Over the course of my
Crusader Kings Chronicle
, I built up a dynasty that jockeyed for power across the middle ages. Paradox's sister series, Europa Universalis, picks up in the late 1400s where Crusader Kings leaves off and gives you the entire world (instead of just the medieval Eurosphere), the Renaissance, and the Age of Exploration to play with. I had a chance to explore
, due out in the second half of next year, which looks to bring the grand strategy series' trade, warfare, and politicking up to modern spec.
I didn't have more than cursory experience with Europa when I sat down in front of the massive world map. As a Crusader Kings player, it looked familiar... except that the world didn't stop with a box mostly consisting of Europe, the Middle East, and North Africa. The entire world is rendered in 3D, including some shiny new water effects and ships that move along major trade routes in real time. Most of the Americas, sub-Saharan Africa and Australia are initially labeled as "Terra Incognita," a more educated-sounding version of "Here Be Dragons." Part of the game will be sending out explorers to wash away this fog of war and replace it with the names of native provinces to exploit and conquer.
Or, if you prefer, you are fully permitted to start as, say, the North American Shawnee Nation, and try to build a strong and independent empire that points and laughs at actual history. The devs said that such a task won't be easy, and they wouldn't recommend it for a starting player. The game is called
Universalis after all. But there's nothing stopping you from trying. In my book, that's grounds for a "Challenge Accepted."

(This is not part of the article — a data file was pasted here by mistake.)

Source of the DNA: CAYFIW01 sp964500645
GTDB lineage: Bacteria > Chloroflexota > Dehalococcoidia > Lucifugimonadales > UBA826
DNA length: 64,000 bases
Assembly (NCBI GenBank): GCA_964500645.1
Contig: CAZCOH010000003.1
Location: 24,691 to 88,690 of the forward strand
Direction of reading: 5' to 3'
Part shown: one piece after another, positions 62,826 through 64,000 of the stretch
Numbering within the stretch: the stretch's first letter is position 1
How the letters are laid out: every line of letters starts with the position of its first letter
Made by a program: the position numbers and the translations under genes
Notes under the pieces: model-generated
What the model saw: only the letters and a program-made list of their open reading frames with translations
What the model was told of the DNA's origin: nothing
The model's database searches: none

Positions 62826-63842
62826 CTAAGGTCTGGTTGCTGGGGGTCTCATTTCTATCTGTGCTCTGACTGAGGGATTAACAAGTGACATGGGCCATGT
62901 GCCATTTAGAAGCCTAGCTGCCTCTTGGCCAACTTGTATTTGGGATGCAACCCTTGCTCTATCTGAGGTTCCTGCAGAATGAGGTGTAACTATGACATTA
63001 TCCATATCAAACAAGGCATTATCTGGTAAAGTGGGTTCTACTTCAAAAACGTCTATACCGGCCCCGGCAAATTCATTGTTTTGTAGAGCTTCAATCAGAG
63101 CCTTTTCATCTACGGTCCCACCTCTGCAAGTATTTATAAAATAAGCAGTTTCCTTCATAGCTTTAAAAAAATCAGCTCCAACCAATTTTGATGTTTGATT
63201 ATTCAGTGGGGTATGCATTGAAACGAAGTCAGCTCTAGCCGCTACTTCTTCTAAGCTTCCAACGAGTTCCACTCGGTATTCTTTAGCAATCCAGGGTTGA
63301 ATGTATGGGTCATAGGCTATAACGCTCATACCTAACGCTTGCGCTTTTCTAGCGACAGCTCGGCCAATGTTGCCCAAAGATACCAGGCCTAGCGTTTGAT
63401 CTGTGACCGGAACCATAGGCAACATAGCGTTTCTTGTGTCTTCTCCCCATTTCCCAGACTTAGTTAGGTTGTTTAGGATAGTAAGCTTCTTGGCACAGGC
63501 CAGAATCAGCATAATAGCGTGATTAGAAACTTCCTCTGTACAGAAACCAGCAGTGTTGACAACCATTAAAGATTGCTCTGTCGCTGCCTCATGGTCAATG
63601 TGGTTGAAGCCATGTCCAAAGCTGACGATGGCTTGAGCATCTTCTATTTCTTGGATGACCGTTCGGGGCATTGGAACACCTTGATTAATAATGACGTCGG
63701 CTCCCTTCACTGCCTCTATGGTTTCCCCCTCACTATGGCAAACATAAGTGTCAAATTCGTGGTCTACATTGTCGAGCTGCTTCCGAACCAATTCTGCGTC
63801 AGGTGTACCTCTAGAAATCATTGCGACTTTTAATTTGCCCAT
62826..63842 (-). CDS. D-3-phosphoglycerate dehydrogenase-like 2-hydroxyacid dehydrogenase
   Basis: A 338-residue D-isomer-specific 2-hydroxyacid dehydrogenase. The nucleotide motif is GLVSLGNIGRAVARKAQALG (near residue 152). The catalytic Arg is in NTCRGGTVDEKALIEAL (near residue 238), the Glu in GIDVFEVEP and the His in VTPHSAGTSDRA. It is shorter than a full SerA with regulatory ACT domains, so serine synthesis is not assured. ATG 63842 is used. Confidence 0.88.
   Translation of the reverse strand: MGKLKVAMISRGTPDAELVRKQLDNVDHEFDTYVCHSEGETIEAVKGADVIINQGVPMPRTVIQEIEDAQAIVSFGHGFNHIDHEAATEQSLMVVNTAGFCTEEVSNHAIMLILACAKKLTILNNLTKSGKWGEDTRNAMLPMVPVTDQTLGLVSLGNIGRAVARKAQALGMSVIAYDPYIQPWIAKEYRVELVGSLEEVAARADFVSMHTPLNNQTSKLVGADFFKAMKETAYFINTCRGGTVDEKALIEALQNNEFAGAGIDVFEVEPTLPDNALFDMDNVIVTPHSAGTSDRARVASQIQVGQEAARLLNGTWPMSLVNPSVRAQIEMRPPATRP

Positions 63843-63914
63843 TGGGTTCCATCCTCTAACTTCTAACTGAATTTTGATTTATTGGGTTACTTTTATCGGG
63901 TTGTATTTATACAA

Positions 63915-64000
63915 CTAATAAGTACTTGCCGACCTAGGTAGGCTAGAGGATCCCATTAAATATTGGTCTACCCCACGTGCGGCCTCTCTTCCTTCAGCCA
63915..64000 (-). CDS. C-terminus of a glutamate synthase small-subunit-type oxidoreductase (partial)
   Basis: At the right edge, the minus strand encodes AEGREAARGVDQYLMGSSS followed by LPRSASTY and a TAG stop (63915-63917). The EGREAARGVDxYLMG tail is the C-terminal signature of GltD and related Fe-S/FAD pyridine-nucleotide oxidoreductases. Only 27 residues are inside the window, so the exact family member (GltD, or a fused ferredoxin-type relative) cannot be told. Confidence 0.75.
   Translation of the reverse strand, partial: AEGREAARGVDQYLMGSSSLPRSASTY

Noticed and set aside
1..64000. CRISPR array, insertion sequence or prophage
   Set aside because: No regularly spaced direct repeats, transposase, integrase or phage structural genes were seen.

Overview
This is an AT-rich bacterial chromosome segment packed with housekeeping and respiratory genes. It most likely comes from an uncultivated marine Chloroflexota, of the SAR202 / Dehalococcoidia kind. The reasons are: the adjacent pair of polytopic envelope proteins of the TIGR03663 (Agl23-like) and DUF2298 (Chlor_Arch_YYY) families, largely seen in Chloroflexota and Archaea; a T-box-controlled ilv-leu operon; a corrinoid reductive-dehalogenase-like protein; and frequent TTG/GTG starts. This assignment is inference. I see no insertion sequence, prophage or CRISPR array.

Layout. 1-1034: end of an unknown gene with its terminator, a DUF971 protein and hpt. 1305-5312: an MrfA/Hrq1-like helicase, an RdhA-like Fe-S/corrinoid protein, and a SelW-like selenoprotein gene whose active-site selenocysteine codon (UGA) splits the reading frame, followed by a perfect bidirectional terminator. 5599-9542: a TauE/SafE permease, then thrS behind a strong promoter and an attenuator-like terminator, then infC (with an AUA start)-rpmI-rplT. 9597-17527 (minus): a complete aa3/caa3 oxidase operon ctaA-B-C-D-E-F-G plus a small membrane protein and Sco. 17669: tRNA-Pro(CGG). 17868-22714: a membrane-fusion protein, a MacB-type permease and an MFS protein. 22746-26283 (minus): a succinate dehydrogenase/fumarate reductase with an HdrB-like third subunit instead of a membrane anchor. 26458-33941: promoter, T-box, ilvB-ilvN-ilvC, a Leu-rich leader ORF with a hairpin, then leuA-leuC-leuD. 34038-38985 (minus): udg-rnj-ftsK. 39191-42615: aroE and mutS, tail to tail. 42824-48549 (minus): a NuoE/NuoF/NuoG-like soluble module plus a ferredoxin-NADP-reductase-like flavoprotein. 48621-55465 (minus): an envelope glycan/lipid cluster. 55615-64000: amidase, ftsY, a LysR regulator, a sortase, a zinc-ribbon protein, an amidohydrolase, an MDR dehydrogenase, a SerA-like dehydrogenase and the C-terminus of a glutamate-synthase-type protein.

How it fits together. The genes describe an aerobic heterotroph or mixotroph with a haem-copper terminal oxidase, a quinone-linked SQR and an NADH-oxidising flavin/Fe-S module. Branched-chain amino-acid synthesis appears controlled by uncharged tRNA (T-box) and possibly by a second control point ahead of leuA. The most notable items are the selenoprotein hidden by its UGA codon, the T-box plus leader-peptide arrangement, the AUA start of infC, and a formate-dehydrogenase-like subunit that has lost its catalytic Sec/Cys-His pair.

The other big difference from Crusader Kings is that you play as a nation and not a dynasty. This means that no matter who comes to power, you will always remain the "disembodied guiding hand" of your chosen empire. Some playable countries will have monarchies with lines of succession, while others function as republics with elected leaders. While you won't play
your head of state, they will still have a significant impact on how your empire functions. A king who is a great military commander will give you bonuses for fighting and conquering. When his son, who is a bit of a pansy, succeeds him, you'll probably want to transition to focus more on trade and internal infrastructure.
I was pretty impressed with EU IV's trade system, come to mention it. The world is streaked with land and sea trade routes that bring wealth to your nation. The catch is that these trade routes branch at certain places, and which "branch" gets the lion's share of the cash flow is determined by who has more influence in the region where the diversion occurs. The concept of trade bottlenecks is also significant: a relatively small nation that controls the one trade route between two wealthy regions can become filthy rich despite their size. Denmark and the Netherlands provide two notable, real-world examples. On top of all of this, establishing colonies in the New World gives you a new, lucrative, trans-oceanic trade route.
Also of note is the introduction of "rebels with a cause." Rather than just a stack of malcontents who want to ruin your save file and chew bubble gum (and bubble gum hasn't been invented yet), opposition factions within your borders will have clearly-stated goals which you can of course cave in to and make them go home. It seems to be sort of an evolution of the Faction system introduced to Crusader Kings II in the recent Legacy of Rome DLC. Examples I was presented with included ethnic natives of conquered territories demanding more autonomy, and of course the crapstorm sure to ensue when the Protestant Reformation event rocks the balance of Catholic Europe.
Europa IV looks to be shaping up to be a deep, multi-dimensional, open-ended grand strategy title that will require at least 45 minutes of YouTube videos to figure out what the hell you're supposed to be doing. And that's just the way I like it.